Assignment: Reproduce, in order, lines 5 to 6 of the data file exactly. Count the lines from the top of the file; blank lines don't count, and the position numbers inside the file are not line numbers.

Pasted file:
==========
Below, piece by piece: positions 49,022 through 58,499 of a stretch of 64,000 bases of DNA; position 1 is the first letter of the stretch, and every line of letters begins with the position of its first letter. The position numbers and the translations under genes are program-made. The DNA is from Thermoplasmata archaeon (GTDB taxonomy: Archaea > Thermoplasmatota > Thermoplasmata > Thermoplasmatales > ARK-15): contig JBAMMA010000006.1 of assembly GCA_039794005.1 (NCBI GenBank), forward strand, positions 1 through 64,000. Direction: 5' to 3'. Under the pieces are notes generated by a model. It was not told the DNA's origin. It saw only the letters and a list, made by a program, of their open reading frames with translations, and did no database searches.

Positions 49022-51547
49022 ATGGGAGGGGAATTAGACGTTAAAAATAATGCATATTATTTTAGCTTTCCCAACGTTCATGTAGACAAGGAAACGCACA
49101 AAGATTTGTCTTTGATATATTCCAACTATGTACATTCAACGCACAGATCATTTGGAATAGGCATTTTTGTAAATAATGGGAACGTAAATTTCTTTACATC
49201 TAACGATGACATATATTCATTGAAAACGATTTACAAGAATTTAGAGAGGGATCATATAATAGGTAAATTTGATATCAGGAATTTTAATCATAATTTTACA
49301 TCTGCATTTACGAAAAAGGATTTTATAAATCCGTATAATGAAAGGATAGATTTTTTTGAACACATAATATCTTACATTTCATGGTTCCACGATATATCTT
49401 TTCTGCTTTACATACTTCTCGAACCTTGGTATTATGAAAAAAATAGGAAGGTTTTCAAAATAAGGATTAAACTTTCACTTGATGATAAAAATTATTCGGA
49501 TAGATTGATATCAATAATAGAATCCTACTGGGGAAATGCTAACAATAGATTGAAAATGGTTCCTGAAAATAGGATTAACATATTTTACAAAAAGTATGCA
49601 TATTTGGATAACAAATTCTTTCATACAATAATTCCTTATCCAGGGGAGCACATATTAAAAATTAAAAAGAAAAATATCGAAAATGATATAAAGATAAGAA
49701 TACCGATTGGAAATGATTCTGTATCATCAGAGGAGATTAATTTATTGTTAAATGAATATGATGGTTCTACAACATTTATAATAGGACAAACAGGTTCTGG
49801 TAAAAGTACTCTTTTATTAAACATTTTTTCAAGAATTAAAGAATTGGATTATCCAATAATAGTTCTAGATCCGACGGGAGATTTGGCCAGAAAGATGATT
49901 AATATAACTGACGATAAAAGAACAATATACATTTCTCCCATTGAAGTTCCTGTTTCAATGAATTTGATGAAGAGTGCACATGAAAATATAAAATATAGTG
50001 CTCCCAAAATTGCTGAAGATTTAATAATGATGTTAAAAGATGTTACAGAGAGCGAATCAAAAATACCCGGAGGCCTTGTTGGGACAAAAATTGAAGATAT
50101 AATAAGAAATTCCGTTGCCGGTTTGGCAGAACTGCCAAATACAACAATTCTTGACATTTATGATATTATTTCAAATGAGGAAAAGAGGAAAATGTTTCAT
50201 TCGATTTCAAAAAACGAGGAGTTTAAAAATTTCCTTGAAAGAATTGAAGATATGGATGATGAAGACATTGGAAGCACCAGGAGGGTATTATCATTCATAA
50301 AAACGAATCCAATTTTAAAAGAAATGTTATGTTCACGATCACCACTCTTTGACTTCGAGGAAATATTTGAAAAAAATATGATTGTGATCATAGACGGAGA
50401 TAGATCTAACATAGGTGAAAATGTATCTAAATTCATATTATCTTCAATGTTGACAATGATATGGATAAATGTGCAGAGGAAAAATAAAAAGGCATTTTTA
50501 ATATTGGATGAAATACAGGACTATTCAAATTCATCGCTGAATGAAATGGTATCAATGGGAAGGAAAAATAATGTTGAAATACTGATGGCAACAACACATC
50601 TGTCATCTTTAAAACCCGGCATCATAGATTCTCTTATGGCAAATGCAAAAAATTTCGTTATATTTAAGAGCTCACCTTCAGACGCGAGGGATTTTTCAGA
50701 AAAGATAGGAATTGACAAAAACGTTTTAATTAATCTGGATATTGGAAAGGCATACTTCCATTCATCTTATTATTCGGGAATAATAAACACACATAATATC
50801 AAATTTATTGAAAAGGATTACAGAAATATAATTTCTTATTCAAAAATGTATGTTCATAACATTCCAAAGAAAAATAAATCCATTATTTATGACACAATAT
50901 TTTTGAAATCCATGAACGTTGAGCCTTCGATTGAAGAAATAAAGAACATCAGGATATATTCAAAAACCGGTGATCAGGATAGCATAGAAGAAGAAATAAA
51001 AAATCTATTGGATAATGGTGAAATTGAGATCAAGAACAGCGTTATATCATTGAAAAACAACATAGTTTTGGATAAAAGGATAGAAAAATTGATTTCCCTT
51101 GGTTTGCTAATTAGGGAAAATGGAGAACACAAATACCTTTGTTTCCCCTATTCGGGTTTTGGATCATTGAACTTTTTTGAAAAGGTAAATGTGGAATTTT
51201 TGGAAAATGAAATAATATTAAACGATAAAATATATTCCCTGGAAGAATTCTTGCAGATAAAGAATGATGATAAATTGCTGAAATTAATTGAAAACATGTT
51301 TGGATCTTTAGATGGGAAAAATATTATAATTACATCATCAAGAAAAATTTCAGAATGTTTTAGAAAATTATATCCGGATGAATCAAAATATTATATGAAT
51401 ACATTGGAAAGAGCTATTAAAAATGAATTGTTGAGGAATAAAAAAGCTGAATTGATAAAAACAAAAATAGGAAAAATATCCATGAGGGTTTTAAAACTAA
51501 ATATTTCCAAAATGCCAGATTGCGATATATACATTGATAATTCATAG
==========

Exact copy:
49201 TAACGATGACATATATTCATTGAAAACGATTTACAAGAATTTAGAGAGGGATCATATAATAGGTAAATTTGATATCAGGAATTTTAATCATAATTTTACA
49301 TCTGCATTTACGAAAAAGGATTTTATAAATCCGTATAATGAAAGGATAGATTTTTTTGAACACATAATATCTTACATTTCATGGTTCCACGATATATCTT